Before social media, each year on my birthday I’d get one card mailed to me from my mother and a call from her brother. Of course my wife and I would have a dinner or whatever, but the day went largely unnoticed. And that was totally cool.

Then came Facebook where they asked questions like birthdate, hometown and whether I like ‘sleep’ or not. Innocuous personal questions that helped me ‘connect to’ other people. As I began playing around with Facebook,  I noticed alerts for birthdays of people I’d connected with there. So I wished them a happy birthday on their wall. Everyone did. And when my birthday rolled around the next year, my wall was filled with these kinds of wishes. It was pretty cool. Since then, I’ve toned back wishing everyone a happy birthday. Mostly because there are certain people who I really don’t know and I felt like I was mailing it in. While it sounds nice enough, “Happy birthday” just isn’t adequate for a copywriter. But for people I don’t know very well, that’s all I can say. The fact I am connected to people there who I’m not very close with is my own fault. I mean, everything I could ever need to know about them is right there in their info. Including whether they like ‘sleep.’

My birthday was Saturday. I turned 47. I received my annual card from my mother, and the call from her brother, and spent the day with my wife and kids. It was brilliant. And all day long, Facebook was lighting up. And, as the result of using that medium differently, I’m not even connected to that many people there. But what happens is that because of network crossover, people wish you a happy birthday on Twitter too. Sure, I mentioned that it was my birthday on Twitter, but the shelf-life of a tweet is so short that unless you’re screaming that it’s your birthday all day long – no one is going to really know. But they did. Thanks to Facebook.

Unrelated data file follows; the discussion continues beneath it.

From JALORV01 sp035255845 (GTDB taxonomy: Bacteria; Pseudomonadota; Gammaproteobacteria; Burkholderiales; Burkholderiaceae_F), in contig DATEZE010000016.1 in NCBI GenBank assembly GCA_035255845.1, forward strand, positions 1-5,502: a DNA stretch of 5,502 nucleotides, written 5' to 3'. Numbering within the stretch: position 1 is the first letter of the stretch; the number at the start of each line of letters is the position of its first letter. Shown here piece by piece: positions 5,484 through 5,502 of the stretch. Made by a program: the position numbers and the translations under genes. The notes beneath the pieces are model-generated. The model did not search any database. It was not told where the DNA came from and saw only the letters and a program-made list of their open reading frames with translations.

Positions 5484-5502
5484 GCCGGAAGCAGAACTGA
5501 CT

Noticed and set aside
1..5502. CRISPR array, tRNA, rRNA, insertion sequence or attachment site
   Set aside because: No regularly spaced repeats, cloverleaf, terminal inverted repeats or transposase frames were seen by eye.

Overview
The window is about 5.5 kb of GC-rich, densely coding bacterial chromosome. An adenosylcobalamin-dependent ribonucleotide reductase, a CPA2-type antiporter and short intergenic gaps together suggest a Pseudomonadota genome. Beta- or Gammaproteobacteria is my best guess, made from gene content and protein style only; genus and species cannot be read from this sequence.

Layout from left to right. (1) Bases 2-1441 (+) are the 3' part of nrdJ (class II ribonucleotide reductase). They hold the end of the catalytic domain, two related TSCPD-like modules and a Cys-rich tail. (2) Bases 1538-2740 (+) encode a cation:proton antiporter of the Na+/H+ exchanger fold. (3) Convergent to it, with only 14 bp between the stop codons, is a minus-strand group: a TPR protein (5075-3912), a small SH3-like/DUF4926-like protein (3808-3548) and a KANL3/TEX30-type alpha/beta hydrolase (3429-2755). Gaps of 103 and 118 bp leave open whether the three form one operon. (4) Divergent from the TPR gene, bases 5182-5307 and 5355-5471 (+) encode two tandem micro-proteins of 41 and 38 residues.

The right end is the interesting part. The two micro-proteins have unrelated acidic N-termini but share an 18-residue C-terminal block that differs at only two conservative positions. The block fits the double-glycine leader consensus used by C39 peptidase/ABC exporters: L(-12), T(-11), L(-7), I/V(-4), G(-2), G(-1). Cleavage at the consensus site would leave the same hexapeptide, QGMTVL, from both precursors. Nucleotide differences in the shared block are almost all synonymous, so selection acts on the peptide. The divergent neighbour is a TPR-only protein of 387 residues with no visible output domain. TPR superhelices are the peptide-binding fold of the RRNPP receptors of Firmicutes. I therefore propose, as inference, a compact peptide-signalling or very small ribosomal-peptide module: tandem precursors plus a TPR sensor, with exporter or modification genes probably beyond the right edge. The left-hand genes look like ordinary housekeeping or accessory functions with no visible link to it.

What does it mean? I don’t know. Sure, some people mailed it in like I used to, and some people don’t do the birthday thing at all. There were even some people who recommended that I enjoy a drink (?). No, not everyone is going to know everything about you in social media, but that isn’t so important.  What’s important is feeling loved.

There are 365 days in a year. We each get one that’s ours. It’s ok to enjoy it. To everyone who wished me a happy birthday on Saturday, thank you.

47. Amazing. Time just keeps piling up. If you’re lucky.


Jim Mitchem

Soldiering On

Jim Mitchem

Writer. Father to daughters. Husband. Ad man. Raised by wolves. @jmitchem on twitter. First novel, Minor King, out now.